SAN FRANCISCO — The Boston Celtics are back in the NBA Finals for the first team in more than a decade, but first-year coach Ime Udoka said that is no cause for celebration.
“We’re not hanging a banner [for that] here,” Udoka said, referring to winning the Eastern Conference. “It’s a bigger picture. I think guys’ mindsets have flipped pretty quickly.
“Enjoy it. Guys relish that, and you have this time off. Even [Sunday] night in the media sessions [after Game 7]and obviously with us in the locker room, guys are already talking about what’s next and the bigger picture at hand.
“This isn’t what we came to do. You enjoy it and move on pretty quickly to the task at hand.”
That task, of course, is finding a way to beat the Golden State Warriors, who won three championships and made five straight trips to the NBA Finals from 2015 to 2019 before missing the playoffs each of the past two seasons.
As a result, Golden State enters this series with 123 games of collective NBA Finals experience. Boston, on the other hand, doesn’t have a single player on its roster who has appeared in a Finals game.
Udoka, however, said he is not concerned about the experience gap, pointing to the experience he and his assistant coaches have in Finals, including assistant Ben Sullivan winning a title with the Milwaukee Bucks last year and Udoka himself winning a title having coached in multiple Finals with the San Antonio Spurs, and the amount of playoff experience his players have.
“I can say, being there, I know what’s going on and we’ve already shared some of those stories as well as some of the other coaches on my staff that have been there and won championships,” Udoka said. “So from that standpoint, it is what it is. We’ll have some meetings with the group and talk about those things. But I think, in general, we have a very mature group, especially with our younger guys. [Horford] and Marcus [Smart], and our veterans are always very level-headed and keeping us in line as far as that. And then I’m not really worried about Jayson [Tatum]Jaylen [Brown] and the younger guys who haven’t been on this stage. Like I said, they got to the Eastern Conference finals multiple times and took that step, so we know what’s in front of us.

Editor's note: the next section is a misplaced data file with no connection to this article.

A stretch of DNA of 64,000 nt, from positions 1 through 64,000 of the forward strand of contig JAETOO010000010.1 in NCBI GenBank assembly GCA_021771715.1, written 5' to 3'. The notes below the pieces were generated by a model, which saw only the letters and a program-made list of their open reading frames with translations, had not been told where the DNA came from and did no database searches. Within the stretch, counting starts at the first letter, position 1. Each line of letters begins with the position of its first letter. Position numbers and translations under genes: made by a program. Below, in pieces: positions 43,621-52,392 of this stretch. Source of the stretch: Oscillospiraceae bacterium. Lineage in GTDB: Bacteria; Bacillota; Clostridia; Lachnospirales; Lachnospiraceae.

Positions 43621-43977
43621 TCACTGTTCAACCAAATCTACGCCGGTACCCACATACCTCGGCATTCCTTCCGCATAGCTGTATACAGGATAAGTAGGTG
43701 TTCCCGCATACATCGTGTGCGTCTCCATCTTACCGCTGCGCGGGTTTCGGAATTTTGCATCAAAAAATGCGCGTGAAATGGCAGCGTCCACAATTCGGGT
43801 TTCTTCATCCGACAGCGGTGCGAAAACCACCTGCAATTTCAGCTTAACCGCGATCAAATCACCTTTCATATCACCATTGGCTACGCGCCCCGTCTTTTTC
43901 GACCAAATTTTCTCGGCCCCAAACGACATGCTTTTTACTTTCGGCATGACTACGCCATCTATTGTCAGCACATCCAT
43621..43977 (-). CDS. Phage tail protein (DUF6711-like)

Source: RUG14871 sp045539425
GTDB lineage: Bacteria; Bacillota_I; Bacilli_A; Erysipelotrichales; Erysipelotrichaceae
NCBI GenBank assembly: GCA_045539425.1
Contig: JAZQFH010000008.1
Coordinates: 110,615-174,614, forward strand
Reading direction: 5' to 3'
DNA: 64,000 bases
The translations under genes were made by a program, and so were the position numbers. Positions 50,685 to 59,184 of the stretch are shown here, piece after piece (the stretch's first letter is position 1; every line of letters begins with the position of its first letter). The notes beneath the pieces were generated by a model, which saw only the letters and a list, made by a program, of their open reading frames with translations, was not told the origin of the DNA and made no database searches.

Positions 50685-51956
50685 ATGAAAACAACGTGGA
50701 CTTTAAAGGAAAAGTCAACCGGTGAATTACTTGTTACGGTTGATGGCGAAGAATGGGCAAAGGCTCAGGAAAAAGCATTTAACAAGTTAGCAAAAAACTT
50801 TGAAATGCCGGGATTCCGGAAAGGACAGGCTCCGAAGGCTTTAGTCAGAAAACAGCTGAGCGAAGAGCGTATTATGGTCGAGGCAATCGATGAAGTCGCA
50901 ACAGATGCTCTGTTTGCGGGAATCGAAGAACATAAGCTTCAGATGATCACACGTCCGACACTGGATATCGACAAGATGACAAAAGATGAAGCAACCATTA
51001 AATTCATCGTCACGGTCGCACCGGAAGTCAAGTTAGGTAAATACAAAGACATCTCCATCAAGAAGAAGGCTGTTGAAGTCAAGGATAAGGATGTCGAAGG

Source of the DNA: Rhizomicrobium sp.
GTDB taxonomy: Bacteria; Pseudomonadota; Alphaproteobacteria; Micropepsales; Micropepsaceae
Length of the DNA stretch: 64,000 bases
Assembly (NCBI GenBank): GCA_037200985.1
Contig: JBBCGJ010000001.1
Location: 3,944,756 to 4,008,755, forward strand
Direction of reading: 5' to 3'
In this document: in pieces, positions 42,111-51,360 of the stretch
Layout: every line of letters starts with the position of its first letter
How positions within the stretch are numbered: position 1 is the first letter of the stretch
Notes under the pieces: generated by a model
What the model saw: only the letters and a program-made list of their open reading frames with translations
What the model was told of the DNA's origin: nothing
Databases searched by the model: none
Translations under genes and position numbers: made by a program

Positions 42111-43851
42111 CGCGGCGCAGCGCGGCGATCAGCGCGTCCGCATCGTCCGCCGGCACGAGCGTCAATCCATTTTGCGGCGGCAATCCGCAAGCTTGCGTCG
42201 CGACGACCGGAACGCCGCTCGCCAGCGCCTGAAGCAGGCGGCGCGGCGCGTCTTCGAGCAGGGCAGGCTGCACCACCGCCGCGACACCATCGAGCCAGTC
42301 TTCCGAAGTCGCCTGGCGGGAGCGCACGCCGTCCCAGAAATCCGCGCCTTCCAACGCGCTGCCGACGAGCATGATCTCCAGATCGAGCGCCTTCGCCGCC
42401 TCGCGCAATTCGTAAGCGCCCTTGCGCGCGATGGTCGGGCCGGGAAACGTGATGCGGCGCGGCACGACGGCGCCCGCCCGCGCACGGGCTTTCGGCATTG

“We know what we’re here to play for, and I don’t think any of our guys are awed or intimidated by the moment at all. We understand what it is. We know the opponent in front of us. And for us , as always, this year it’s been business as usual. Going on the road, not done by that at all. We’re really looking forward to it. Not a lot of anxiousness or nervousness. We have this time that we’ll take advantage of, as far as rest and preparation, and be ready to go by Game 1.”
As part of that rest and preparation, the Celtics will also get a chance to allow Robert Williams III to manage the left knee soreness that has plagued him throughout the playoffs, and for Smart to get a breather from a variety of ailments up and down his right leg, including his quad, ankle and foot.
Williams missed three games against the Bucks in the conference semifinals and Game 3 against the Miami Heat in the Eastern Conference finals after suffering a bone bruise in that left knee — the same one he had meniscus surgery on in late March, which caused him to miss the end of the regular season and the beginning of Boston’s first-round series against the Brooklyn Nets.
Udoka said the rest would be beneficial for Williams, but that — as the coach has said previously — Williams will have to manage the knee throughout the rest of the playoffs.
“Rob’s all right,” Udoka said. “He’s good. He felt good. His minutes were low, he only played 14 in [Game 7 against Miami]. We tried to keep him in the lower portion if we could. Obviously, that’s beneficial for him going forward, but the days off as well. So he should feel better in general. Getting looked at today and will continue to get his treatment and rehab and in order to get swelling down and some of the pain and mobility back. And so it’s going to be an ongoing thing, like I mentioned. He’s day-to-day pretty much throughout the playoffs.”
Udoka added that Williams, in particular, should benefit from the spread-out nature of the NBA Finals, with two days off between every game except Games 3 and 4 in Boston.
“[He] should feel better with time in between, especially with these two days off in between games, as opposed to playing every other day. And I think, going back to the Milwaukee series, we had played 17 days straight every other day, and so that’s going to take a toll on you coming off a surgery. We keep his minutes down and get him back to feeling better, obviously that will benefit us going forward.”
As for Smart, who missed Games 1 and 4 against Miami — first with a midfoot sprain, then with an ankle sprain — Udoka said he’s fine after playing heavy minutes in Boston’s Game 7 win over Miami.
“Marcus, there’s no concern about that,” Udoka said. “The swelling is what it is. That will dissipate as time goes by.
“The pain tolerance thing, he can obviously play through a lot, and he did that [in Game 7] and played heavy minutes.”